Anti-mesh trend may be felt by surgeons doing hernia repairs

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This story appears courtesy of MDedge News

 

By Randy Dotinga

REPORTING FROM THE 2019 MISS
LAS VEGAS – Hernia surgeons are square in the path of a growing backlash against the use of mesh in surgery, a fellow surgeon says, and he’s warning colleagues to take heed of the trend.

“I tell you, it’s coming,” B. Todd Heniford, MD, professor and chief of gastrointestinal and minimally invasive surgery at Carolinas Medical Center, Charlotte, N.C., declared in a presentation at the Annual Minimally Invasive Surgery Symposium by Global Academy for Medical Education.

“This is no time to abandon surgical mesh in hernia procedures,” he argued. Instead, he said surgeons should engage in better communication with patients. Otherwise, “we are not helping ourselves as surgeons.”

In the United States, most of the controversy around the use of mesh in surgery has revolved around transvaginal procedures in women. As a 2017 historical review explained, “mesh used to augment transvaginal repair of [pelvic organ prolapse] was introduced in the United States in 2005 without clinical safety and efficacy data. In the subsequent years of use, both major and minor complications were increasingly reported, leading to several [Food and Drug Administration] notifications and warnings” (Int Urogynecol J. 2017 Apr;28[4]:527-35).

An FDA safety alert in 2011 and new requirements for postmarked surveillance orders convinced most manufacturers to stop marketing surgical mesh for transvaginal repair of pelvic organ prolapse. According to a 2018 report, an estimated 73,000 patients in the United States have filed product liability claims regarding complications from mesh used in transvaginal procedures (Female Pelvic Med Reconstr Surg. 2018 Jan/Feb;24[1]:21-25).

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Outside the United States, Dr. Heniford said, concerns about surgical mesh have spawned a global outcry about its use in another kind of procedure – hernia surgery. “It is gaining speed in Europe, Australia and New Zealand,” he said.

Indeed, these are some recent headlines in Australian and British news outlets: “Concern grows over hernia mesh as more patients share post-surgery horror stories,” “Hernia mesh concerns grow among men as more patients report surgery complications,” “Pelvic and hernia mesh patients will confront politicians and bureaucrats in April over the medical device industry,” and “Mesh implants: Man speaks of procedure’s devastating impact.

“When people read this, it influences them,” Dr. Heniford said. “And mesh companies are not helping us, let’s be frank about it,” he added, noting that manufacturers have launched recalls due to problems and complications.

Is the anti-mesh frenzy regarding hernias coming to the United States? “Absolutely,” said Dr. Heniford, noting that an online search will turn up many legal websites devoted to hernia mesh lawsuits. And, he said, hernia patients are already concerned because of commercials they’ve seen on TV. “One of the issues is that the lawyers in the United States have become real experts on mesh for pelvic slings,” he said. “They’ve just about run through that.” It’s not just lawyers who are taking advantage of the anti-mesh trend. “If you go online and you type in ‘no-mesh surgery,’ ” he said, “you’ll see loads of surgeons who are trying to take advantage of this.”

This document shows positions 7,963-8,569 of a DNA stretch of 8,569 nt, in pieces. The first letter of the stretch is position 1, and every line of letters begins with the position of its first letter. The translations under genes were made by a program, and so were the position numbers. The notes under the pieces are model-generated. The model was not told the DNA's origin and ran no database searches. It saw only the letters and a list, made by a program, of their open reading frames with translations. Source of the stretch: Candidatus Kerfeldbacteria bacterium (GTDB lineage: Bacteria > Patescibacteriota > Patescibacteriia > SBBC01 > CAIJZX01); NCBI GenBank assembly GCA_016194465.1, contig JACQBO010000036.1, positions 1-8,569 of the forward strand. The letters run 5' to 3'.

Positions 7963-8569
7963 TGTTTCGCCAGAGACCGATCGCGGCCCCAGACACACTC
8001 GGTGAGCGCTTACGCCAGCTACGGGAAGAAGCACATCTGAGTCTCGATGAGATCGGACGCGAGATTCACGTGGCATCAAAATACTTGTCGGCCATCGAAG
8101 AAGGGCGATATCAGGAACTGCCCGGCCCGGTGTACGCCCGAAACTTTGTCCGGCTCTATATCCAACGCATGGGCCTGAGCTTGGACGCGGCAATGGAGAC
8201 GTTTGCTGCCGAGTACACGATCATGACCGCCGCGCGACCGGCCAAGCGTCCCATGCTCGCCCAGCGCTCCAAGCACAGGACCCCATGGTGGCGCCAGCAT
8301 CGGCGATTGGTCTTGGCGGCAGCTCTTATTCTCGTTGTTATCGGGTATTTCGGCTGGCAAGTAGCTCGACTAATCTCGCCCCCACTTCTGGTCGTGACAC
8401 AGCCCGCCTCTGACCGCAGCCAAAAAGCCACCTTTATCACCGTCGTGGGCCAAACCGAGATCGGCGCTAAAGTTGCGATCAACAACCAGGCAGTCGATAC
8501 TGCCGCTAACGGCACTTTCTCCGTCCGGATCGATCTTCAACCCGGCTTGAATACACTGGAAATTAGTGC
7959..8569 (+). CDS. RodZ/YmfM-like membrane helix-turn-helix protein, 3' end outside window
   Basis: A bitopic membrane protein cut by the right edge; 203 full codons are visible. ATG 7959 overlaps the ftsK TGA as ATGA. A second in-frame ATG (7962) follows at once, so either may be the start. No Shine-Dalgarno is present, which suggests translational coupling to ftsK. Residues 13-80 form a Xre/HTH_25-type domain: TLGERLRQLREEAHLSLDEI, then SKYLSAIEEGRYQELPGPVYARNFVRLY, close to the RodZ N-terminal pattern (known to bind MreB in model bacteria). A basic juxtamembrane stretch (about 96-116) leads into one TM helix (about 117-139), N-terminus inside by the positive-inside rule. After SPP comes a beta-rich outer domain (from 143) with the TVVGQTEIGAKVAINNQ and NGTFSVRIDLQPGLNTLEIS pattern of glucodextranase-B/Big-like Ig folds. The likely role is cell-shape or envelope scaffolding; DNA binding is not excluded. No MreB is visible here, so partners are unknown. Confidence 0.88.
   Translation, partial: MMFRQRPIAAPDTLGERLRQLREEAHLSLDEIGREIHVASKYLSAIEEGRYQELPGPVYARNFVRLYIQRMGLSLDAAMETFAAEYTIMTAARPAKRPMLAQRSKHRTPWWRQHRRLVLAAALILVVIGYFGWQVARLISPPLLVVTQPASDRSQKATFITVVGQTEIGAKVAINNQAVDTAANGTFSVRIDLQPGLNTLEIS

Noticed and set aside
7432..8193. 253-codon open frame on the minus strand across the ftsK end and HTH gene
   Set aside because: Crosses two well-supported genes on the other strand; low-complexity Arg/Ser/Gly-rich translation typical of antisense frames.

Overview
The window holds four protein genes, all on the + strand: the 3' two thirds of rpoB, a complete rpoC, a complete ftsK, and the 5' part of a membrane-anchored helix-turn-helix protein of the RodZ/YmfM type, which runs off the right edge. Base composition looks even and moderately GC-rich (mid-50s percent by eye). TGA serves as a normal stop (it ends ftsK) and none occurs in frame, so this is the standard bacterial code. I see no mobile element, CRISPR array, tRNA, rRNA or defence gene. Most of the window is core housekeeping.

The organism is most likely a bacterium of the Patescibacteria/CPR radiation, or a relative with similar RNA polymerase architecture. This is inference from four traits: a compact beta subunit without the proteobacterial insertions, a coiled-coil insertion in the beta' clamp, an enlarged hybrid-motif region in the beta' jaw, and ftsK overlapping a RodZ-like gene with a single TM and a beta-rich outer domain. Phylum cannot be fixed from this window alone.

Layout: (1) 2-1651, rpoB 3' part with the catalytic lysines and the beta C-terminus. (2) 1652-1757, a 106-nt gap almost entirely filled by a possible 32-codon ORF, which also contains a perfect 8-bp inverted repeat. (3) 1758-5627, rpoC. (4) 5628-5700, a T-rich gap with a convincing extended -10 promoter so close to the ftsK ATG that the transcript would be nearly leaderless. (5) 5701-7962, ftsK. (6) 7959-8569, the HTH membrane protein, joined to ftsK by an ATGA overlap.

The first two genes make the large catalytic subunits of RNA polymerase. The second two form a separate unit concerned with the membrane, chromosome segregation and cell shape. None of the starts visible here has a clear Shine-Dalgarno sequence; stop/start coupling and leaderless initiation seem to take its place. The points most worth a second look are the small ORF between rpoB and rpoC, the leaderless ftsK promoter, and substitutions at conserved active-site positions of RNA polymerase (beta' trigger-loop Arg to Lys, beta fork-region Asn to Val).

In reality, research supports the use of mesh in hernia procedures. A 2018 Cochrane Library review found that “overall, hernia repairs with and without mesh both proved effective in the treatment of hernias, although mesh repairs demonstrated fewer hernia recurrences, a shorter operation time and faster return to normal activities. Non-mesh repairs are still widely used, often due to the cost and poor availability of the mesh product itself” (Cochrane Database Syst Rev. 2018, Issue 9.)

Dr. Heniford suggested that surgeons can do much more to calm patients about the use of mesh. One strategy, he said, is to help them understand that they may face pain after their procedures that has nothing to do with surgical mesh.

“We do not counsel our patients enough about postoperative pain,” he said. “If you see someone who had real pain prior to the operation, you really have to counsel them about postoperation pain. Patients who present with pain are much more likely to have pain after surgery.”

He noted that surgical mesh isn’t appropriate for all patients.

Dr. Heniford left colleagues with this message: “If we use mesh, there’s no question we improve our outcomes long term. But we’ve got to be careful about how we place it and the patients we choose.”

Global Academy for Medical Education and this news organization are owned by the same parent company. Dr. Heniford disclosed relationships with Allergan, Stryker, and W.L. Gore.

 

Global Academy for Medical Education and MDedge are owned by the same parent company.

 

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